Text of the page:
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Thursday, September 25, 2008

Give Away....enter here...

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Do you know what time it is?? It is time for another give away. I have the newest 3 Chicken Soup for the Soul books to give to 3 lucky bloggers. These books are brand new, hot off the press, ready to find a new home. I will be giving away a book a week. The give away begins today for the first book - Moms Know Best. All you have to do is leave me a comment and I will randomly pick a winner. See how easy it is??? The give away for this book will be open until next Thursday. At that time I will pick a winner and we will start the next book giveaway.




Here is an excerpt from a Chicken Soup for the Soul book:



Excerpt for Reprint
Title: Chicken Soup for the Soul: Moms Know Best
Editors: Jack Canfield, Mark Victor Hansen and Amy Newmark
Publication date: Aug. 26, 2008
Price: $14.95
ISBN: 978-1-935096-08-5
Story Title: “In Mom We Trust”
Contributor Name: Rebecca Woolf


In Mom We Trust



The truth will set you free, but first it will make you miserable.
~James A. Garfield


My mom embarrassed me. In fifth grade, she was the mom interrupting sex education with my birthday cupcakes.



In seventh grade, she picked up the phone and told me it was bedtime at 9:30 on a Friday night when I was on the phone with Eric, the cute boy in art class.



And after Sam stood me up on the night of winter formal, my mom stormed into his work
and made a scene, demanding he pay for my unused dress and shoes.


Although (I must admit) it would have been classic to see the look
on his face had I been there, I was furious with her for making matters
even more humiliating.



Mom was always there to serve and protect. She was like a superhero who just seemed to make everything worse.
During the middle years when every month brought changes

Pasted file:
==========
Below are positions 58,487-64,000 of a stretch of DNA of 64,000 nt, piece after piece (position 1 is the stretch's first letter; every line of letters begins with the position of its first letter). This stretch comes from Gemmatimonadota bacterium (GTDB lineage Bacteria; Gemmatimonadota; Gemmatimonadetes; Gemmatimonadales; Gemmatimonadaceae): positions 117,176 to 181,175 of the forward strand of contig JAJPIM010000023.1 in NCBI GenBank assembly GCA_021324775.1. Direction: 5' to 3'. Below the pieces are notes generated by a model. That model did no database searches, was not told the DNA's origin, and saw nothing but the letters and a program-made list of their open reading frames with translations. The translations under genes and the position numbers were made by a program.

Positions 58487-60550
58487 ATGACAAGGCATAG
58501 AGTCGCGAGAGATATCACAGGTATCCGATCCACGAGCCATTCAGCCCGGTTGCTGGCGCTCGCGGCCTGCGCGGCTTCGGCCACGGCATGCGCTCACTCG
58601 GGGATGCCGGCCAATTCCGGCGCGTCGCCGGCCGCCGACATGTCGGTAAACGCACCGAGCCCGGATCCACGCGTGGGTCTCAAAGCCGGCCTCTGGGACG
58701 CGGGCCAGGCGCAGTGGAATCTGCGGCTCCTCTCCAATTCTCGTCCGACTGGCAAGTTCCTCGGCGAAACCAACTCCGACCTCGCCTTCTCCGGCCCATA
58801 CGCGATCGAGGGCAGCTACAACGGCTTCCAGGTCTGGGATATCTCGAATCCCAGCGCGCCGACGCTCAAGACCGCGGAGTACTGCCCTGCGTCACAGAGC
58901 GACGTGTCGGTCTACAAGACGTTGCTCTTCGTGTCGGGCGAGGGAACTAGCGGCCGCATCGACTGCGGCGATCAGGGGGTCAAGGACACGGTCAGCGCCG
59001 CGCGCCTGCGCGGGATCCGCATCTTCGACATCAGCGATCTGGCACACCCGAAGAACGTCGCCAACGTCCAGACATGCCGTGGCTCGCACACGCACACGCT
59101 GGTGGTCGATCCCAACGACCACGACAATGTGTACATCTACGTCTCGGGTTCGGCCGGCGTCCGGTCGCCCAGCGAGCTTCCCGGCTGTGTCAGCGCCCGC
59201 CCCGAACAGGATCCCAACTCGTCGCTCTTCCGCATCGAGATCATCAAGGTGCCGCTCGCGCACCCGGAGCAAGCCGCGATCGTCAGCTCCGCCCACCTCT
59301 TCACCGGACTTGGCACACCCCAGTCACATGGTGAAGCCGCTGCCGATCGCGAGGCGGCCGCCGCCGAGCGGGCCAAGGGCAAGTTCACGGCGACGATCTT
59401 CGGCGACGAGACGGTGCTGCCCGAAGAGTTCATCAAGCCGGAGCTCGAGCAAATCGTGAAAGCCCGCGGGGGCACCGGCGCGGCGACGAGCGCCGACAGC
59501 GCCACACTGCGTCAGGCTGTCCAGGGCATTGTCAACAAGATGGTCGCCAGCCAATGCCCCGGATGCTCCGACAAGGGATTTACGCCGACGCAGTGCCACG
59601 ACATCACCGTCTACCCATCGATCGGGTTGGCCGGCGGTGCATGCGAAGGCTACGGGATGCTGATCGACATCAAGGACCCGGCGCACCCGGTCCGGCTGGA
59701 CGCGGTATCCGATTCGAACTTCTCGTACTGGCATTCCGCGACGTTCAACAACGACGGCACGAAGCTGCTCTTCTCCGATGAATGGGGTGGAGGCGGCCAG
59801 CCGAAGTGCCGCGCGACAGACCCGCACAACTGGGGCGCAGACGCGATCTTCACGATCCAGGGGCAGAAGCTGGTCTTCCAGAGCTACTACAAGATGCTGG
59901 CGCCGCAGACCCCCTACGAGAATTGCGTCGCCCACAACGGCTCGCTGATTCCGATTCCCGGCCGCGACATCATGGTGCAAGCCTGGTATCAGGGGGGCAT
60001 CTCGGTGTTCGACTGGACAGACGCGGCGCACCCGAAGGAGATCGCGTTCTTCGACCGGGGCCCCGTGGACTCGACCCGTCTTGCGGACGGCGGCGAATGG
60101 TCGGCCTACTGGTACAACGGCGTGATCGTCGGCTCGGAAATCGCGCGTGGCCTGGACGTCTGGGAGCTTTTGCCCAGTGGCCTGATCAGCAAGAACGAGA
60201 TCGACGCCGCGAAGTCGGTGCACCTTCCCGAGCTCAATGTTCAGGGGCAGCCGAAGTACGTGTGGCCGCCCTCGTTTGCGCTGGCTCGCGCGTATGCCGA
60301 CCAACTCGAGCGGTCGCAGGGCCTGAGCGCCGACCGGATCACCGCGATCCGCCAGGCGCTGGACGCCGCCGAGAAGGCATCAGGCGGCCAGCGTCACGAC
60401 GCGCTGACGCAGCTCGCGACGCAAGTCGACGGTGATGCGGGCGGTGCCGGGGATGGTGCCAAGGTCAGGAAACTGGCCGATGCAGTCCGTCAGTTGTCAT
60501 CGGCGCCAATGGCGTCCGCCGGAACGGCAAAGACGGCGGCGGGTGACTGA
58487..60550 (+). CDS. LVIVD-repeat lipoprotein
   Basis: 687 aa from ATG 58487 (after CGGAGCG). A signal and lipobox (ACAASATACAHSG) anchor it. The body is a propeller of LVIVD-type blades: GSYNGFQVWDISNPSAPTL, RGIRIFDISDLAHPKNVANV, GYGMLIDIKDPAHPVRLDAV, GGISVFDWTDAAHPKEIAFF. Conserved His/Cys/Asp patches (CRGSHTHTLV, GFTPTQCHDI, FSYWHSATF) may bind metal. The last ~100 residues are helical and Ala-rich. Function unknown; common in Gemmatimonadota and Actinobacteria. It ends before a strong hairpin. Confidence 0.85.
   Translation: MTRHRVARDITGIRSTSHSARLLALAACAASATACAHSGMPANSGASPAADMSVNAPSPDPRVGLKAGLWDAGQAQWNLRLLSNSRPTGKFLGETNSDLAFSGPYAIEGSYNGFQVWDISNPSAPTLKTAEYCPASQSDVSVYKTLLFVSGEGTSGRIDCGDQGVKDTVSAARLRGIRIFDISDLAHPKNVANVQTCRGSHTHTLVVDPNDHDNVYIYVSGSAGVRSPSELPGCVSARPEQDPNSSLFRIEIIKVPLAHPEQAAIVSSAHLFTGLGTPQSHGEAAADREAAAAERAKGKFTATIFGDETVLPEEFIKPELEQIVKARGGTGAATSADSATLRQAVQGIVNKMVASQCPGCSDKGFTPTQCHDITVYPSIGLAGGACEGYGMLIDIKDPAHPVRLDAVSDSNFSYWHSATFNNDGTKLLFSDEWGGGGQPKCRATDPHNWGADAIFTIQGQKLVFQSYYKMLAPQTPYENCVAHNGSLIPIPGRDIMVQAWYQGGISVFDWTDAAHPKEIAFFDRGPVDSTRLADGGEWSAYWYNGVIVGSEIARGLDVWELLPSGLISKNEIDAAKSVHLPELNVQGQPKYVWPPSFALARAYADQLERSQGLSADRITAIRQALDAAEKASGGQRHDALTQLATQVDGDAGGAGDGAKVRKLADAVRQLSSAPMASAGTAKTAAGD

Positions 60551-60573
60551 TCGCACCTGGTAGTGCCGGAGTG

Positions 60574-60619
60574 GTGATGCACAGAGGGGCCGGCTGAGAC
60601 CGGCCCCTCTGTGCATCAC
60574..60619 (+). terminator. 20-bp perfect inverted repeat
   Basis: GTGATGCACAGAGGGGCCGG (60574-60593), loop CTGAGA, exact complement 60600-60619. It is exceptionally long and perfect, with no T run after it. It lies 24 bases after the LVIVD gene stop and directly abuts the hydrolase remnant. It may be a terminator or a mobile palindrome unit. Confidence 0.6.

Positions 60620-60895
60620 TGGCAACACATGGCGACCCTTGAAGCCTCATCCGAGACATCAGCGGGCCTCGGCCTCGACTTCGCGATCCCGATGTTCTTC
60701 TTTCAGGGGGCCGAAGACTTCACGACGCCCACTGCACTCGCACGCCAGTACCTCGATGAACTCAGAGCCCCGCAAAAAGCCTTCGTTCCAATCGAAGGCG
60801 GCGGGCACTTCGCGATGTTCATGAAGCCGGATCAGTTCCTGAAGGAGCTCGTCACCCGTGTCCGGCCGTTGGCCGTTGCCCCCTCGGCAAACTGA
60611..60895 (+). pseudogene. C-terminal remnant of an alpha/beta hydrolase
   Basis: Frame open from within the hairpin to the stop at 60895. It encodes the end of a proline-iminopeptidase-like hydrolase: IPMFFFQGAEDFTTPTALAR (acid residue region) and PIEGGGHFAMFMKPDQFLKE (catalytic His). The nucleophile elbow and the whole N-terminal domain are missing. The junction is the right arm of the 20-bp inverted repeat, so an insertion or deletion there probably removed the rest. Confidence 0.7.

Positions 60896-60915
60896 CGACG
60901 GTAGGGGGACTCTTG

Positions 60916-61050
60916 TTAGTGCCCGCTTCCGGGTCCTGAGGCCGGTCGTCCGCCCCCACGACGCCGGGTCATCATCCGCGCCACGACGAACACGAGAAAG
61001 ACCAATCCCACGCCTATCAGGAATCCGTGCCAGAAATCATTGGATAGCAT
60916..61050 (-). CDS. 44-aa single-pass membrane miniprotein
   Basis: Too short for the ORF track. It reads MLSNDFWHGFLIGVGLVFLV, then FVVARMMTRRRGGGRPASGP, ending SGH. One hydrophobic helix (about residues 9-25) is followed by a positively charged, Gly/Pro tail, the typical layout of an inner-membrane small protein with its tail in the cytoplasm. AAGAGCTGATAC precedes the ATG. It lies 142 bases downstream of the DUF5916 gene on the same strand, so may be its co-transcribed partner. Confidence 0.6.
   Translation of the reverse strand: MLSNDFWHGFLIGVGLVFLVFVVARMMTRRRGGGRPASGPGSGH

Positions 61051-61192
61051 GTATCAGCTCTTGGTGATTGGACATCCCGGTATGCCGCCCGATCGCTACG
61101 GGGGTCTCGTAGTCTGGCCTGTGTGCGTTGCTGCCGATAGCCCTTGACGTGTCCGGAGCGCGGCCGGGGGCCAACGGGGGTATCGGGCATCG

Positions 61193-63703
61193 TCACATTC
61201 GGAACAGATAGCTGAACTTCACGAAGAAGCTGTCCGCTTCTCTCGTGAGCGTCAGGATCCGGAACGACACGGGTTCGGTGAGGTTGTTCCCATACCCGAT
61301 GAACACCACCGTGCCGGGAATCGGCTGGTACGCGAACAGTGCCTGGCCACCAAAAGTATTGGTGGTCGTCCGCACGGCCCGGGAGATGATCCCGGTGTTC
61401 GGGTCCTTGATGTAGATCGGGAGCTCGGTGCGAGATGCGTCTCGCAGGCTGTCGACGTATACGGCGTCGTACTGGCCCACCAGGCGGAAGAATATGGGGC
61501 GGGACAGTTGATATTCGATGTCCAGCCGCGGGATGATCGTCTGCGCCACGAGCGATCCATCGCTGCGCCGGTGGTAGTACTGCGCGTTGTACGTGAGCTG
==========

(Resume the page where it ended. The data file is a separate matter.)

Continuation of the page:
in bra size, boyfriends and hair color, my mom was as impossible to
hide from as puberty. She was like a supernatural force, a divine spirit
with psychic abilities. If I made any sort of mistake, she knew about
it before I walked through the front door. She had a sixth sense, and
it wasn’t fair. My friends could experiment and lie and be out past
curfew, and their parents would never in a thousand years catch on.
As for me, if I were to even sample a beer or inhale one drag of a cigarette,
my mom knew. As a result, by high school I had learned that it was best for me not to lie — after all, I knew better. I had a mom who
knew everything, anyway.



And then there was a night when I couldn’t be honest. All my
friends were making a journey down to Mexico for the evening. The
boy I especially liked invited me to come along. He was older and
had a car. I really, really wanted to go. I had resisted in the past,
but this time I found myself agreeing to the invitation. (My parents
thought I was spending the night with my best friend.) We went, and
it was fun and dangerous and stupid, and GREAT! Luckily, we made
it home safely that night, and I spent the night at a friend’s house.
His parents weren’t home, but if they had been, I have a feeling they
wouldn’t have cared that ten high-schoolers were gathered in their
living room after a night in Tijuana. They were the type of parents
who just didn’t seem to care all that much about anything, which at
the time I thought was pretty cool.



The morning after my little rebellious experience, my dad opened
the front door to greet me.
“Hi Bec,” he cheered. My mother put down her dishtowel and
kissed me on the cheek. I waited for her to notice something different
about me, something that might lead her to believe that I had been
up to no good.
“I’m gonna take a shower now,” I began.
She didn’t say anything. She just hugged me tightly and asked
me not to forget to clean my room. I spent twenty minutes in the